Philosophy 133 - 7.4.2 Responses to Global Skepticism

The philosopher who wishes to overcome philosophical skepticism must find reasonable grounds for rejecting the skeptic’s argument. The different skeptical arguments reveal a specific conception of the level of justification required for knowledge. Skeptical arguments rely on the existence of doubt. Doubt exists when we cannot rule out a possibility. If we have doubt, we are not certain. We cannot be certain that we are not, say, a brain in a vat. And if we cannot be certain, then we cannot know anything that implies we are not a brain in a vat. Certainty is a very strict measure of justification. One clear possible response is to simply deny that one needs certainty in order to be considered justified. This section looks at some of the classical responses to the skeptic’s argument that we cannot know anything.


British philosopher G. E. Moore (1873–1958) presented an argument against skepticism that relies on common sense. In his famous paper “Proof of an External World,” Moore begins by raising his right hand and claiming, “Here is one hand,” then raising his left hand and claiming, “Here is another hand” (Moore 1939). Therefore, he concludes that skepticism is false. At first glance, this argument may seem flippant. It is not. Moore means to replace the second premise in the skeptical argument with his own premise: I know I have hands. The skeptical argument starts with the premise that if you cannot rule out a skeptical hypothesis, then you do not have knowledge of some proposition pertaining to the external world. Moore uses “I have two hands” as his proposition about the external world. In effect, he accepts the skeptic’s first premise, then uses his commonsense belief in the truth of “I have two hands” to defeat the skeptical hypothesis. Here is the argument’s structure:

  1. If I cannot rule out the possibility of SH, then I cannot be justified in believing that P.
  2. I am justified in believing that P.
  3. Therefore, I can rule out the possibility of SH.

In claiming that he has two hands, Moore claims that he is justified in believing propositions about the external world. And if he is justified, then he can rule out the skeptical hypothesis. The skeptic’s argument takes the form of what is called modus ponens, meaning a valid inference where the antecedent of a conditional is affirmed. Moore’s argument takes the form of what is known as modus tollens, meaning a valid inference where the consequence of a conditional is denied.

But notice that the two arguments contradict each other. If we accept the first premise, then either Moore’s or the skeptic’s second premise must be false. So why did Moore think his second premise is better? The choice is between thinking you are justified in believing that you have two hands and thinking you are justified in believing the skeptical hypothesis might be true. Moore thinks he has better reason to believe that he has two hands than he does for believing the skeptical hypothesis is true. For Moore, it is just common sense. You have reason to believe that you have two hands—you can see them and feel them—while you have no reason to believe the skeptical hypothesis is true.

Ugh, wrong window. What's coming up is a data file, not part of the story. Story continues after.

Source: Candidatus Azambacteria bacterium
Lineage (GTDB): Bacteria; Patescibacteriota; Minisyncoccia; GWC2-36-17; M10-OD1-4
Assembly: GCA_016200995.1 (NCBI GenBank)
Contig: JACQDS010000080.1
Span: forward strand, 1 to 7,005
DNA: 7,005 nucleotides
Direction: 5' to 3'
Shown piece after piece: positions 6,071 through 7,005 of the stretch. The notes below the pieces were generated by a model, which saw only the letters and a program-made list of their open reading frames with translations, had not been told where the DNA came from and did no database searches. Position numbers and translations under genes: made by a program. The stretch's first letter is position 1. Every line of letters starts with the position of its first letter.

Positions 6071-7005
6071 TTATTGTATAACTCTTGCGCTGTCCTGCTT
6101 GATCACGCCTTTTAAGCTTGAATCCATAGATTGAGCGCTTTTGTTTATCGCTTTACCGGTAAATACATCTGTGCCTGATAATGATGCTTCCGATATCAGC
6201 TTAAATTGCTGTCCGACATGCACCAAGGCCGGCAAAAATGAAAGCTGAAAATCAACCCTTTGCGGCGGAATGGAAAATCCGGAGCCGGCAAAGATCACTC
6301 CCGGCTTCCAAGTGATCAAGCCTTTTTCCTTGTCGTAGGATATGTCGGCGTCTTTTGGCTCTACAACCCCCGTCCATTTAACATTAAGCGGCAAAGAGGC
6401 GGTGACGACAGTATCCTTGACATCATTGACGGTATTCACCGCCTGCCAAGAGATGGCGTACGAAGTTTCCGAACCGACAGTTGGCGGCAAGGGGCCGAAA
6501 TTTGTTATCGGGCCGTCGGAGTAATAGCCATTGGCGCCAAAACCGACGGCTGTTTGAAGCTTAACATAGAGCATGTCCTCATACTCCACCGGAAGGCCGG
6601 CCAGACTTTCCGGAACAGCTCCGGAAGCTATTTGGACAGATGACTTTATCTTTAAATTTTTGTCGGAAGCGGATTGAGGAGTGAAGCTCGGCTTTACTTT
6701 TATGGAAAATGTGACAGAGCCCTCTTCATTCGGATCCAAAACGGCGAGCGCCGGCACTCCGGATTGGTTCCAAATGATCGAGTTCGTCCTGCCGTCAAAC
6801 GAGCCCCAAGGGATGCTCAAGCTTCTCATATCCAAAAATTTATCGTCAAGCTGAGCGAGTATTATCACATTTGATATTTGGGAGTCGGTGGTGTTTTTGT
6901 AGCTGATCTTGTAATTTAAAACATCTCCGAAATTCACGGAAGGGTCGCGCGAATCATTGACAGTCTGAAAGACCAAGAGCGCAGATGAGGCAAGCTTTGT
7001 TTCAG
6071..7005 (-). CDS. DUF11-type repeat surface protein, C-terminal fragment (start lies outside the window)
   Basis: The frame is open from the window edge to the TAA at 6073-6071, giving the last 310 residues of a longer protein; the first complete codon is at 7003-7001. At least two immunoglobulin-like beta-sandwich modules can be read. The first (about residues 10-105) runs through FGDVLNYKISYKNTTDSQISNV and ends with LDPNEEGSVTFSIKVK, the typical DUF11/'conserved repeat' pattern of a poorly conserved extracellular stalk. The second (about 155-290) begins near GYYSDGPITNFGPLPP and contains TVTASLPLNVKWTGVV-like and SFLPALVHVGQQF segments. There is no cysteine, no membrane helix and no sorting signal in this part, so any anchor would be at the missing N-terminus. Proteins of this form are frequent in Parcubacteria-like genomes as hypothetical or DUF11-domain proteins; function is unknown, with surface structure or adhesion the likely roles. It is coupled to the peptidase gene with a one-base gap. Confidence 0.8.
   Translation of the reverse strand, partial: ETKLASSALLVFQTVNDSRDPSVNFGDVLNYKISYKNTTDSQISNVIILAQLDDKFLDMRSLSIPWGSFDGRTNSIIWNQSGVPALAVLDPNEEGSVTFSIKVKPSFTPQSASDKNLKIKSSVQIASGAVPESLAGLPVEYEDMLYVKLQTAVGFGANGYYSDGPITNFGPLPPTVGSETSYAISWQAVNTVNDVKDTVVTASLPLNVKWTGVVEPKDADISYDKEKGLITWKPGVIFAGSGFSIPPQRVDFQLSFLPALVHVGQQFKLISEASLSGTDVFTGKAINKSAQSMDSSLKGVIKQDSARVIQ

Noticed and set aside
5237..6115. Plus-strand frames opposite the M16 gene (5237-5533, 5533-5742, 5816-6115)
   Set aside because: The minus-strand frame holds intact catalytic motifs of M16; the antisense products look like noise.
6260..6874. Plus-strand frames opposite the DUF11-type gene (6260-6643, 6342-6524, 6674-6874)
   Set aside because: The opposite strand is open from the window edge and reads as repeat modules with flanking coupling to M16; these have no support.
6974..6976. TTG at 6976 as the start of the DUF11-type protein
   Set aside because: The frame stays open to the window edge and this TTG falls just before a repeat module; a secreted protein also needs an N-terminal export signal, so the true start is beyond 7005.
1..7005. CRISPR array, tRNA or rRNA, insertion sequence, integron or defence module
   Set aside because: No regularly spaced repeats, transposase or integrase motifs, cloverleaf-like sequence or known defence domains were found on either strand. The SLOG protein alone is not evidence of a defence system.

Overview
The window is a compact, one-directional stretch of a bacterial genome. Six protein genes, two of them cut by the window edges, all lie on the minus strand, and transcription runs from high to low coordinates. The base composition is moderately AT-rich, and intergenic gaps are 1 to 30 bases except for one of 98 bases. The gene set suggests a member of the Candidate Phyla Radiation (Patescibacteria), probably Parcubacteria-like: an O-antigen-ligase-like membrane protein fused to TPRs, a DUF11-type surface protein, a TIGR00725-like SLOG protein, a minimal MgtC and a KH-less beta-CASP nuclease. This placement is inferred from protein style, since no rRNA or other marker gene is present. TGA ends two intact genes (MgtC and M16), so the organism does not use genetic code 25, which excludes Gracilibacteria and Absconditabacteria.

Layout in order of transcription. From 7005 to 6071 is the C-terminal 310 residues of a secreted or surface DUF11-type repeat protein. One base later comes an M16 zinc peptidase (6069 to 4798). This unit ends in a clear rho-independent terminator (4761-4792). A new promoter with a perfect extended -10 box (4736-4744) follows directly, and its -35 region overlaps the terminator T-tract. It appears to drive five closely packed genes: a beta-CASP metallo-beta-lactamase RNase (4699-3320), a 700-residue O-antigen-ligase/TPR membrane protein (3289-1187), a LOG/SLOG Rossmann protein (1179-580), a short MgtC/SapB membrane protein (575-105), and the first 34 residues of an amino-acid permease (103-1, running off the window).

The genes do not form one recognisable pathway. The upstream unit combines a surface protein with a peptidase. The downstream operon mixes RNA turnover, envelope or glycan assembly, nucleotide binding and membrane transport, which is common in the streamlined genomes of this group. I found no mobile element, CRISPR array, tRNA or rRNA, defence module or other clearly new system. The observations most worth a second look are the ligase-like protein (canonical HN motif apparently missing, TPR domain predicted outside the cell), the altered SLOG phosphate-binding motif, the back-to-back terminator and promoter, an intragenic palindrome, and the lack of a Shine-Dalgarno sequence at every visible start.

Many philosophers remain unconvinced by Moore’s argument. Any person who accepts the possibility of the skeptical hypothesis will disagree with his premise 2. The possibility of the skeptical hypothesis effectively undermines justification in the belief that you have two hands.


As we just saw, some theorists reject the notion that you must be certain of a belief—that is, rule out all possible defeaters—in order to have knowledge. Moore thinks he has more justification to believe he has two hands than he does that there’s an evil demon tricking him. And in determining whether I am justified in believing in the bird outside my office window, I rarely consider the possibility that I could be a brain in a vat. I’m more likely to focus on my poor vision as a defeater. In the context of bird identification, wild skeptical hypotheses seem out of place. Indeed, we often adjust how much justification we think is needed for a belief to the task at hand. Contextualism is the view that the truth of knowledge attributions depends on the context. Contextualism is a theory about knowledge and justification. When we attribute knowledge to a subject S, the truth of the knowledge claim depends on the context that S is in. The context of S determines the level of justification needed for a true belief to count as knowledge. Contextualism comes from the observation that the level of confidence needed for justification changes depending on what the belief is as well as its the purpose and its importance, among other things. We expect a high degree of justification from physicians when they diagnose disease but less justification from friends recalling the title of a movie because there’s much more at stake in medical diagnoses.

Contextualism deals with skepticism in a unique way. Rarely are we in situations where we must rule out skeptical hypotheses to consider ourselves justified. Indeed, it is generally only when a skeptical hypothesis has been explicitly raised that we think we need to rule it out to be justified. And in our daily lives, the skeptical hypothesis just does not seem relevant. Yes, the possibility that we are brains in a vat technically still exists; we just do not think of it.

The content of this course has been taken from the free Philosophy textbook by Openstax